It is important for a business to keep track of employee hours correctly when managing worked time. Treating productive time incorrectly can result in bad data leading to poor decision making.

Productive Time for Salaried Workers

Company finance departments will generally classify any hours worked doing the company business as productive time. For a salaried worker, any time spent in the office, or out of the office, doing company work, such as outside sales, would be productive.

Generally, productive hours for salaried workers are limited to the assigned work week. If a salaried worker (also known as exempt, as in exempt from overtime) works more than his assigned hours, the normal hours are counted as productive, and the extra hours are not usually counted.

For example, Mary is a manager who does not earn overtime. Her normal schedule is 40 hours a week. Last week she worked 50 hours due to an important project. For productivity, for her department, she is considered to have worked 40 hours. As a manager, she may not be required to track her excess time, since she is not paid overtime for it.

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Productive Time for Hourly Workers

For hourly workers, any time performing company business is also treated as productive. Hourly workers also are paid for overtime, that is, hours that are worked over limits specified by government regulation.

In the United States, many state laws require hourly workers to be paid overtime for worked hours in excess of 40 hours per week, or in some cases eight hours per day. Often, non-worked hours, even if paid, do not count as worked hours and do not result in overtime.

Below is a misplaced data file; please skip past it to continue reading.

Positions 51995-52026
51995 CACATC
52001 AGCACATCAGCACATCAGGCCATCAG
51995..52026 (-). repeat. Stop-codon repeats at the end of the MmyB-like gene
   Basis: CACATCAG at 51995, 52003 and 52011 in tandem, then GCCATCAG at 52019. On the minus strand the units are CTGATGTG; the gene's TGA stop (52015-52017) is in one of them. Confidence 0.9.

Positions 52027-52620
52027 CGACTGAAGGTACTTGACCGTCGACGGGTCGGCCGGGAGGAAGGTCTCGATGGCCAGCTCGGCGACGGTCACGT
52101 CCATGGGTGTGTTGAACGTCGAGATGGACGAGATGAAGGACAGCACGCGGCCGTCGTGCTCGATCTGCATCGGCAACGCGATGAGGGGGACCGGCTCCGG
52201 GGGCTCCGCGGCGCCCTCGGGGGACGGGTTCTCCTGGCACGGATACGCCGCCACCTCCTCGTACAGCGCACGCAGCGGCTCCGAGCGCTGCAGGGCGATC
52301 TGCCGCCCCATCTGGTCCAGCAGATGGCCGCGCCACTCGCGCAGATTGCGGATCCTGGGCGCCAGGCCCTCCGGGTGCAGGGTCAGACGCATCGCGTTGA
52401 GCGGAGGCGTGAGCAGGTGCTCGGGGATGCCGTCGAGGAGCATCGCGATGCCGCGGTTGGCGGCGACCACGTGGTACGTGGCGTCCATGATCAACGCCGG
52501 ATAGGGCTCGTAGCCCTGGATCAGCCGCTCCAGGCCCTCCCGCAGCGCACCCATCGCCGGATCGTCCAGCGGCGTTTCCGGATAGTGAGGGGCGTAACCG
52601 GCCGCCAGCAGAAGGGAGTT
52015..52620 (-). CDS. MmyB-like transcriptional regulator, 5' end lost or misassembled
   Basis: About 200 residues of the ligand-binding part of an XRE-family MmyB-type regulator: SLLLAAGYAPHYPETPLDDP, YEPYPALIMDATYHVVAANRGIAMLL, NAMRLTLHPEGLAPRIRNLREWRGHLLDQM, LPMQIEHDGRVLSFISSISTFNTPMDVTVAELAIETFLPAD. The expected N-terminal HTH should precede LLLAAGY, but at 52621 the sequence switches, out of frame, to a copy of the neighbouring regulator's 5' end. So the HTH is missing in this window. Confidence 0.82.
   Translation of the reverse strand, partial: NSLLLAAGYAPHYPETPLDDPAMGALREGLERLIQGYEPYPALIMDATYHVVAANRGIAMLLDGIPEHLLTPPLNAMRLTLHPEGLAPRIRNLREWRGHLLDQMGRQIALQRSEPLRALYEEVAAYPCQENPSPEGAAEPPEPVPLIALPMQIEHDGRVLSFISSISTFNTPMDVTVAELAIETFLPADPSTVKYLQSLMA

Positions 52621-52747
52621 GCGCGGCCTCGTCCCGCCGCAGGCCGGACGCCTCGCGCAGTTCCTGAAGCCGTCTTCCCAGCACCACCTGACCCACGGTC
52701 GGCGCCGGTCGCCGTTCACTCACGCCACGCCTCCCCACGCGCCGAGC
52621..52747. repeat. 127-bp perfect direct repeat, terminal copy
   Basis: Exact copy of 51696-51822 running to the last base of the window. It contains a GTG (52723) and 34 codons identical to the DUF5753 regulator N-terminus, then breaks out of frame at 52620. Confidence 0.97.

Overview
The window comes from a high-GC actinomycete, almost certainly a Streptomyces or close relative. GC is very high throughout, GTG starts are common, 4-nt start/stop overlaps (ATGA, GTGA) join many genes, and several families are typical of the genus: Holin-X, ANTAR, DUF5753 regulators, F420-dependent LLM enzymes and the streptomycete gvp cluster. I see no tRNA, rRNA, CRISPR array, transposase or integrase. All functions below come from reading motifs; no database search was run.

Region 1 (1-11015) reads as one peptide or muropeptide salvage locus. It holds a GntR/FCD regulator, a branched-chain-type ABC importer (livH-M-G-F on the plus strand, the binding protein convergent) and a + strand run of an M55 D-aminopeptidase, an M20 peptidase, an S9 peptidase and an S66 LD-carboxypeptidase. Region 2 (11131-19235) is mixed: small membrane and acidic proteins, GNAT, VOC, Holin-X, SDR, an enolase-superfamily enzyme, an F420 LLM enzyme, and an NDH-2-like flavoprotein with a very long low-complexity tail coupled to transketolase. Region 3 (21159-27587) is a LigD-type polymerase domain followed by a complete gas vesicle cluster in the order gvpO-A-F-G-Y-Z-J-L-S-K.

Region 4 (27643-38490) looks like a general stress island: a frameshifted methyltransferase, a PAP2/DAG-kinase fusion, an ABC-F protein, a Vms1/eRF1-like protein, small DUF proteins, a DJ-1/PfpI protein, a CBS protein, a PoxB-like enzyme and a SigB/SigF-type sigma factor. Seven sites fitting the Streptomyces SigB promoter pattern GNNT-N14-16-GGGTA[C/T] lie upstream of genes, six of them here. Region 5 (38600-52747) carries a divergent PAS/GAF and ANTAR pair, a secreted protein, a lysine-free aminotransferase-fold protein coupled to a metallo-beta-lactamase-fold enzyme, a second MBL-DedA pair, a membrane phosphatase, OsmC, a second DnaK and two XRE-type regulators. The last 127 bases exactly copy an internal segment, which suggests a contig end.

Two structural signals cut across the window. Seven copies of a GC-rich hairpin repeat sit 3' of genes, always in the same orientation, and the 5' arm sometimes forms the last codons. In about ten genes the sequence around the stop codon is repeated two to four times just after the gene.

Overtime can be paid at a rate that is one and half times the base hourly rate or may be higher if that is the company’s policy or as part of a union contract. The company may agree to pay some hours at a higher rate, for difficult to fill shifts.

Even if overtime is paid at a higher rate, for accounting and productivity purposes, each overtime hour is counted as only one hour. When examining productivity, the amount of money that is paid for the time is not important, only the amount of time worked.

Using Productive Time in a Productivity System

The reason that determining the proper amount of productive time is important relates to the use of a productivity measurement system. In a simple system, the amount of output is divided by the amount of hours worked to determine how productive the process is.

For example, if ABC Company makes 5,000 widgets in January, and if it takes them 500 worked hours, this computes to an average of 10 widgets per hour, or put another way, 0.1 hours per widget.

This measurement can be compared to prior months to determine if January was a productive month. If not, management may need to take steps to improve the process. The data can also be benchmarked against other companies, if comparable data is available.